Pride week is exemplified by the eye-catching, bedazzled (or virtually non-existent) outfits that adorn men, women and those who would prefer not to be labelled – especially during the annual parade on Sunday – all in celebration of one’s individuality and sexuality.
“Pride [invites] a kind of sexual jouissance – a playfulness – a kind of open invitation to sexual energy and to not hide that or be apologetic about it but to really champion it,” said UBC sociology professor Becki Ross. One of the main reasons for Pride, Ross said, is to disrupt a culture dominated by heterosexuality.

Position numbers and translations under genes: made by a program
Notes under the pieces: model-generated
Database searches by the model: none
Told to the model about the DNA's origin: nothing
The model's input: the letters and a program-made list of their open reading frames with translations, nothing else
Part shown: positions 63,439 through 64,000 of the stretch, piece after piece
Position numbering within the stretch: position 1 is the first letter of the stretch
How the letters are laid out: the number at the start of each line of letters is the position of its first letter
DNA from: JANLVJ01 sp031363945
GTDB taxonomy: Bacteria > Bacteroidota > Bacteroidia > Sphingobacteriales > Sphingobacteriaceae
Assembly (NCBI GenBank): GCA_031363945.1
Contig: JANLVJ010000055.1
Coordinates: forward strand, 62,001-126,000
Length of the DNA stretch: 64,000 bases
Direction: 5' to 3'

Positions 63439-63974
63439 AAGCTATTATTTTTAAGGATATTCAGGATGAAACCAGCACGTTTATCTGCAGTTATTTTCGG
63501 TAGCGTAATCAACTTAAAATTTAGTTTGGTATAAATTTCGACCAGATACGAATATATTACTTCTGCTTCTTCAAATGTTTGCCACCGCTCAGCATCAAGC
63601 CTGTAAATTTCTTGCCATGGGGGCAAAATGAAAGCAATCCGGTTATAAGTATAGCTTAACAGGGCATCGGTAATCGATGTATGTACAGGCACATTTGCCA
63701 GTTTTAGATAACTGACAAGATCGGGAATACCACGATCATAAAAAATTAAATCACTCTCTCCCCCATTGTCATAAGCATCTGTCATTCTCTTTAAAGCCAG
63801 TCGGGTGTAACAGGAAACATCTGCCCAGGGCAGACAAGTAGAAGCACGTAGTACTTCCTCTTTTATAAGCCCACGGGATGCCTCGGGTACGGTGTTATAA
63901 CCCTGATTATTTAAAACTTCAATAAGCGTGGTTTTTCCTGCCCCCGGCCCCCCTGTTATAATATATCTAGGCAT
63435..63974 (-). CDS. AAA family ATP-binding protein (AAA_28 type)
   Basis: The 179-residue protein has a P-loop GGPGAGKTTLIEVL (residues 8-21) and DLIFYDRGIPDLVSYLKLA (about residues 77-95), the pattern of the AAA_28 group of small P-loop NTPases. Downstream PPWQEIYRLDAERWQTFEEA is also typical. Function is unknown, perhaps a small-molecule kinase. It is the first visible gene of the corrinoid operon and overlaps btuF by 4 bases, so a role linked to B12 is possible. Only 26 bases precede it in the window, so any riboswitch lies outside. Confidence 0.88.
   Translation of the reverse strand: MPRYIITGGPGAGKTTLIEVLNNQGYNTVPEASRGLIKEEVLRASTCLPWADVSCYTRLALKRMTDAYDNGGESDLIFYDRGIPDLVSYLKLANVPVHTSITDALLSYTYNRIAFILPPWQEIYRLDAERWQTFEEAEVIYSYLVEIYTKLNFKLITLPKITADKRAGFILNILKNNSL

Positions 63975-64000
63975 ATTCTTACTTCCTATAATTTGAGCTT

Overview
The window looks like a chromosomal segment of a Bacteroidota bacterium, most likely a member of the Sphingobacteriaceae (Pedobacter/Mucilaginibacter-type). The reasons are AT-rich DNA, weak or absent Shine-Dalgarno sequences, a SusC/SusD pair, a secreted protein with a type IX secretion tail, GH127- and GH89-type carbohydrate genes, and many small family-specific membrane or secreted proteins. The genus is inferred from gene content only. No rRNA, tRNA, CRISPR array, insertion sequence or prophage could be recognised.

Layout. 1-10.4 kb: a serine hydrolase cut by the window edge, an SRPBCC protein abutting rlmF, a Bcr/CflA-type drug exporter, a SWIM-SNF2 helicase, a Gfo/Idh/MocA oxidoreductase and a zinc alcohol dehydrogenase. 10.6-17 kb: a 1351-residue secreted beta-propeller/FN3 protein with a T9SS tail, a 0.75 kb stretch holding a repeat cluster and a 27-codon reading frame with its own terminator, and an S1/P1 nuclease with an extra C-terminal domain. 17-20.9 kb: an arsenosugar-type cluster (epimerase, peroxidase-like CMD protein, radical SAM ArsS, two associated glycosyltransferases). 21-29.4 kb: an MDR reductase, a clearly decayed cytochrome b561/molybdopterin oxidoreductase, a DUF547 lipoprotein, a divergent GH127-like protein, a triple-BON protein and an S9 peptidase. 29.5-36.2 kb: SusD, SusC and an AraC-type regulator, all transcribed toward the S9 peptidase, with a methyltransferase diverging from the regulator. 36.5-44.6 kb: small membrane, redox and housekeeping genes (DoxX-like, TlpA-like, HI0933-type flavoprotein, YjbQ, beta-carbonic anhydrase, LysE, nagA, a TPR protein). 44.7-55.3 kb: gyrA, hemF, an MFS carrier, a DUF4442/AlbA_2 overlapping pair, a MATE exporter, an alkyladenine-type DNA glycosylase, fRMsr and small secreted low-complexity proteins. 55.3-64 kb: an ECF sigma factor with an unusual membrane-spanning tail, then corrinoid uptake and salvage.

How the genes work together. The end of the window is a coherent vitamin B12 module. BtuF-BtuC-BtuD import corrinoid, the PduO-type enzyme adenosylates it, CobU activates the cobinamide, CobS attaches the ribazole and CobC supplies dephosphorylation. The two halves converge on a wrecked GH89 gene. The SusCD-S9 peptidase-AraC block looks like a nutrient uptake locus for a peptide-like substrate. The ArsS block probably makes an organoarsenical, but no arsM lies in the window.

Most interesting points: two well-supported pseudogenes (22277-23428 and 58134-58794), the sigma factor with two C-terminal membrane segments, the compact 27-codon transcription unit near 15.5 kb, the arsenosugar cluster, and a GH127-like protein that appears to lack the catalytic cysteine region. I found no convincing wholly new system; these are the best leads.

The outrageous Pride outfits date back to the first Pride demonstration in 1970. Such self-expression through fashion has a long history with the LGBTQ community, said UBC professor Amin Ghaziani, who specializes in the sociology of sexuality.